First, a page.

John Coyle, ‘The Canons of Interpretation for Choice-Of-Law Clauses’

Choice-of-law clauses present unique interpretive challenges for courts. They are typically boilerplate provisions that are borrowed from other agreements. They are often not negotiated other than to select the jurisdiction whose law is to govern. And they are often poorly drafted. In light of this provenance, it is not clear that the text of the typical choice-of-law clause provides a particularly reliable guide to what the parties ‘intended’ with respect to any issue other than the identity of the governing jurisdiction. Nevertheless, courts called upon to resolve disputes arising out of a contract containing a choice-of-law clause must give effect to the parties’ intent by interpreting the words contained in that clause. In order to assist in this task, the courts have developed a number of interpretative canons that apply exclusively in the context of choice-of-law clauses. These canons play an enormously influential role in determining the meaning of these clauses and, by extension, the law that will applied to resolve disputes that come before the courts. These interpretive rules have attracted scant attention in the legal literature to date. This Article aspires to fill that gap by (1) providing a taxonomy of these canons, and (2) exploring the ways in which they have been used by courts throughout the United States.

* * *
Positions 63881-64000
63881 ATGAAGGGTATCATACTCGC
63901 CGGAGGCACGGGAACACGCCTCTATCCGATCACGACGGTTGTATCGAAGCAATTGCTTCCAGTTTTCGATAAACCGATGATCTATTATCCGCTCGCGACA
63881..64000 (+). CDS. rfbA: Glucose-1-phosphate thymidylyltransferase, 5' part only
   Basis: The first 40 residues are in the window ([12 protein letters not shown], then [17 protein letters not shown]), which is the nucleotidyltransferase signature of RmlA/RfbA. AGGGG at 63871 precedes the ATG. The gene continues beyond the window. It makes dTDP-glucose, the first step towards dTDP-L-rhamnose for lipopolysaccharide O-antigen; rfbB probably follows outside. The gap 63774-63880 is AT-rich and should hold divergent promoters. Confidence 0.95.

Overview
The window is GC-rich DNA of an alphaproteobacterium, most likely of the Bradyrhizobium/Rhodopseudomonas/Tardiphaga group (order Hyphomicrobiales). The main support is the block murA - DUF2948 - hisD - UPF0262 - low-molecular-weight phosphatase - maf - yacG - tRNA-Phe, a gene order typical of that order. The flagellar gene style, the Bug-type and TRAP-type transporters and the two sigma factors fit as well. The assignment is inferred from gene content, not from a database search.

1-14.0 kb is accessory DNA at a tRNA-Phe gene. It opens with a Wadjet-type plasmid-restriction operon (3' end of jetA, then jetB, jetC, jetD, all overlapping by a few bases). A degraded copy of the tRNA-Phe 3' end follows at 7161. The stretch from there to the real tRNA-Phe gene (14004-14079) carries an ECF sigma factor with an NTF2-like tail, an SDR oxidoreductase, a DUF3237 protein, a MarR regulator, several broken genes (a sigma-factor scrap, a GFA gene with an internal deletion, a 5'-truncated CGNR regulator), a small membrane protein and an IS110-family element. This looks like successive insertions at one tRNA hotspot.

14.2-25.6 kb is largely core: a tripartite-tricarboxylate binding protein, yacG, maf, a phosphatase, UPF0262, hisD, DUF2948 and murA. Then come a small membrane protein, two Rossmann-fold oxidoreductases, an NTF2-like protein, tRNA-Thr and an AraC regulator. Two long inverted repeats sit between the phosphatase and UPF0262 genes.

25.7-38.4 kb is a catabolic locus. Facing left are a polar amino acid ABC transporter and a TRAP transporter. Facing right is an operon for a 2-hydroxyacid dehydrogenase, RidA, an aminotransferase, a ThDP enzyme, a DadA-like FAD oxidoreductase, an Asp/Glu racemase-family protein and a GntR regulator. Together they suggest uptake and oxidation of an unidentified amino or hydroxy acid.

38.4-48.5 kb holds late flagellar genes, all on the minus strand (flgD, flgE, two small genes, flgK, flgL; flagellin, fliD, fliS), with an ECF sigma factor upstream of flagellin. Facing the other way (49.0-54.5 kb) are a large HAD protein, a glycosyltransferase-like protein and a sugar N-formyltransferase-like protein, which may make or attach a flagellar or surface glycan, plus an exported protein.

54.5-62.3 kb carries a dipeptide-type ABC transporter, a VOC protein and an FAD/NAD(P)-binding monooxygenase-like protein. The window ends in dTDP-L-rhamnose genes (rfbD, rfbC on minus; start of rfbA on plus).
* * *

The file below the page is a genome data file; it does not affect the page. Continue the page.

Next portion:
Coyle, John F, The Canons of Interpretation for Choice-Of-Law Clauses (June 6, 2016).

First posted 2016-06-08 09:30:53

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